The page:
• You will probably be most academically ready for college the fall after high school graduation. It’s possible that you may lose some knowledge for math and English placement tests if you wait a year.
  • The income you earn in a gap year must be reported for purposes of financial aid, and you will still have to also report your parents’ income. A year off does not make you independent for purposes of financial aid.
  • Travel and living expenses can be expensive — and you might find that you can’t save as much money as you thought, especially if you need to buy a car and fuel it for job transportation.
  • Good intentions often dissipate. When I have had students tell me they want to take a year off, I have observed that most likely they never attend college later on. The exceptions are rare.
  • College scholarship organizations often do not want to hold a scholarship for a year. They like to see immediate results for their fundraising efforts.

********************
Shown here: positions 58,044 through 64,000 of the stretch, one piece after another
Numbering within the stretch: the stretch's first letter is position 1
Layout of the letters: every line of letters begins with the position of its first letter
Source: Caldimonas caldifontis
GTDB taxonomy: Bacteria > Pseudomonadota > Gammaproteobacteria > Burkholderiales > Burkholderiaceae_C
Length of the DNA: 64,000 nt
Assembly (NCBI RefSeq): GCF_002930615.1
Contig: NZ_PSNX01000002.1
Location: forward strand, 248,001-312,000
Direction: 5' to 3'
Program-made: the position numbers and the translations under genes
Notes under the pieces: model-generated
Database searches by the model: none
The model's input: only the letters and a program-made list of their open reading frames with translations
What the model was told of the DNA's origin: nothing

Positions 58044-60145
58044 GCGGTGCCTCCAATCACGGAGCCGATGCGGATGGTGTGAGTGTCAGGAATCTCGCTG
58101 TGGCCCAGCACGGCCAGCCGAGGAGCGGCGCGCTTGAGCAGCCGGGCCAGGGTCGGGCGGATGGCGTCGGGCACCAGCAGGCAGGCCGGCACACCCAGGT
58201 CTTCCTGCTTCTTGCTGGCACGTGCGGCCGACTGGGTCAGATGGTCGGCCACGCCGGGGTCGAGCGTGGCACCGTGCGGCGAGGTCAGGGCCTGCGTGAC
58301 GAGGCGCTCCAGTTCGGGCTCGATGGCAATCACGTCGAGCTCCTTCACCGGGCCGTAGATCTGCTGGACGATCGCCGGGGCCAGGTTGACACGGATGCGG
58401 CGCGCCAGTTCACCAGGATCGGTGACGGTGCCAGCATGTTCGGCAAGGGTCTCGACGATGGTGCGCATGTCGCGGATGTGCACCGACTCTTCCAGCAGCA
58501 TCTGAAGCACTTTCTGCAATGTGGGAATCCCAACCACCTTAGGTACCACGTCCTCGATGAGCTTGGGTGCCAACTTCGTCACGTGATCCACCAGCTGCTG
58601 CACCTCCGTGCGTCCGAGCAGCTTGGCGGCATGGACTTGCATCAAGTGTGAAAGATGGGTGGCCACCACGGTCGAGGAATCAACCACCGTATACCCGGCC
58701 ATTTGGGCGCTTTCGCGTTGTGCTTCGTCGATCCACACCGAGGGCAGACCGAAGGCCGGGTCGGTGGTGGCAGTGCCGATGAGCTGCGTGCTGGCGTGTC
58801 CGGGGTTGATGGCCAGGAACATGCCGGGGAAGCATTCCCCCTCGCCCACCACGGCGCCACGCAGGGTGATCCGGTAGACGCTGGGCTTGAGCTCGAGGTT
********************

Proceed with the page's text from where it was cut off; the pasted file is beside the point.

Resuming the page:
• College tuition and living expenses are only going up each year, so postponing college can make funding college more expensive.

From the above you can probably imagine that I would not advise a gap year between high school and college. Instead, if students tell me they want to travel abroad, I suggest that they find a college that encourages and supports those kinds of programs. I have numerous former students studying in Europe this year — even a young man who is studying engineering figured out how to arrange his studies so he could go to Scotland for a semester.

If you’re not sure what you want to study, colleges have great career counseling centers — and you could even begin now by taking online tests (one is  — avoid doing any that require you to pay, as there are many that are sponsored by government and educational organizations).

What I’ve sometimes noticed is that students who want to take a year off to work often are simply nervous about leaving home. Visit colleges with your family. Arrange campus tours. Plan an overnight in a dorm with someone you know. Learn to overcome your fears.

However, if you’re got a great plan to travel or do an internship related to a potential career, that could work out well. In any case, talk as a family and then make a proactive plan that includes your college education later.